Thessaloniki – Roman era

After the fall of the kingdom of Macedon in 168 BC, Thessalonica became a city of the Roman Republic. It grew to be an important trade-hub located on the Via Egnatia, a Roman road that connected Byzantium (later Constantinople), with Dyrrhachium (now Durrës in Albania), facilitating trade between Europe and Asia. The city became the capital of one of the four Roman districts of Macedonia. It kept its privileges but was ruled by a praetor and had a Roman garrison. For a short time in the 1st century BC, all the Greek provinces came under Thessalonica. Due to the city’s key commercial importance, a spacious harbour was built by the Romans, the famous Burrow Harbour that accommodated the city’s trade up to the eighteenth century; later, with the help of silt deposits from the river Axios, it was reclaimed as land and the port built beyond it. Remnants of the old harbour’s docks can be found nowadays under Odos Frangon Street, near the Catholic Church.

Thessaloniki’s acropolis, located in the northern hills, was built in 55 BC after Thracian raids in the city’s outskirts, for security reasons.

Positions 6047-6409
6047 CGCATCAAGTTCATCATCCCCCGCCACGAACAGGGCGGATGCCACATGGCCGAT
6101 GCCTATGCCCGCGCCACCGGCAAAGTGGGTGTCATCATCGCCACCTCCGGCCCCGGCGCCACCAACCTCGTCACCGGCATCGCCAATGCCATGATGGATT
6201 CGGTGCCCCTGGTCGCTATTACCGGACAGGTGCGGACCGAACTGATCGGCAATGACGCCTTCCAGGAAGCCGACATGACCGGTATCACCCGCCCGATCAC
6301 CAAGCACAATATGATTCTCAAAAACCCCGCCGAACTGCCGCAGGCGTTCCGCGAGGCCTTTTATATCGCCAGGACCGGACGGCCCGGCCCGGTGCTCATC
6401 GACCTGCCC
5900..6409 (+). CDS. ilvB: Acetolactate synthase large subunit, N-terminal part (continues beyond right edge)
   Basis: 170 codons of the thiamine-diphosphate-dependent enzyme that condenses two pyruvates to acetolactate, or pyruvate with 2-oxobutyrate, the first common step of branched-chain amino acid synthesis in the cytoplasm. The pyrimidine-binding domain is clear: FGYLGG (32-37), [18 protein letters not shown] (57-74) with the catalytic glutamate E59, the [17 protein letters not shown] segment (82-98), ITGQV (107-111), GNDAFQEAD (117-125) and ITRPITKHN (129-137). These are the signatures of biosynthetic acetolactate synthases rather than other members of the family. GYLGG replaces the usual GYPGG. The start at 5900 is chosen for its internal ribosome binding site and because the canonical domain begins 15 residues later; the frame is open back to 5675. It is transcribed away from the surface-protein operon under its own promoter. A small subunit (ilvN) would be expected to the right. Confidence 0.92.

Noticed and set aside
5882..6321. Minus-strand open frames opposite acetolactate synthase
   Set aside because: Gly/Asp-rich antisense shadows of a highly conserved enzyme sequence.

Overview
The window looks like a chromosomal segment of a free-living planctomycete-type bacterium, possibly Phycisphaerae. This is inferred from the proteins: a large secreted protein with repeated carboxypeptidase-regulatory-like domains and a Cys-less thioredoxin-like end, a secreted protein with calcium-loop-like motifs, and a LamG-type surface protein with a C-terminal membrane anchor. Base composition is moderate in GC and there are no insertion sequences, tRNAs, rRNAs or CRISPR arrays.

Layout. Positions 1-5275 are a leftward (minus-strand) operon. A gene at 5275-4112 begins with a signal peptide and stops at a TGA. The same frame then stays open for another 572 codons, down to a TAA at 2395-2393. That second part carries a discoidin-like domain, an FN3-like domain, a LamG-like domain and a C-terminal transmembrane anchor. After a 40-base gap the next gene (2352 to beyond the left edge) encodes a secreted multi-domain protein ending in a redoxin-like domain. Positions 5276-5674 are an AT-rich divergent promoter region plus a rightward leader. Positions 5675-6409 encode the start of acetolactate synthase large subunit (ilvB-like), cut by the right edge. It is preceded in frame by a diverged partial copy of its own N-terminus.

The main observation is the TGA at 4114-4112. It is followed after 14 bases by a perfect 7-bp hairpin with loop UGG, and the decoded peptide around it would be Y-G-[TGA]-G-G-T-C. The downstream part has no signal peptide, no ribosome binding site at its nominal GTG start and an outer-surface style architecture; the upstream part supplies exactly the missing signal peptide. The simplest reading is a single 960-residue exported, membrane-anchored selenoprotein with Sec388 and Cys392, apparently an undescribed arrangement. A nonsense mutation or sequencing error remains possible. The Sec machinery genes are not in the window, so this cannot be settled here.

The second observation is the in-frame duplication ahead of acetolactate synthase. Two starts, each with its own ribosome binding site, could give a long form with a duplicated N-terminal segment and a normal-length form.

It had a Jewish colony, established during the first century, and was an early centre of Christianity. On his second missionary journey, Paul of Tarsus preached in the city’s synagogue, the chief synagogue of the Jews in that part of Thessaloniki, and laid the foundations of a church. Opposition against him from the Jews drove him from the city, and he fled to Veroia. Paul wrote two of his epistles to the Christian community at Thessalonica, the First Epistle to the Thessalonians and the Second Epistle to the Thessalonians.

Thessaloníki acquired a patron saint, St. Demetrius, in 306. He is credited with a number of miracles that saved the city. He was the Roman Proconsul of Greece under the anti-Christian emperor Maximian and was martyred at a Roman prison, where today lays the Church of St. Demetrius, first built by the Roman sub-prefect of Illyricum Leontios in 463.

Other important remains from this period include the Arch and Tomb of Galerius, located near the center of the modern city.

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Lat:  40.613952441166596

Long:  22.928466796875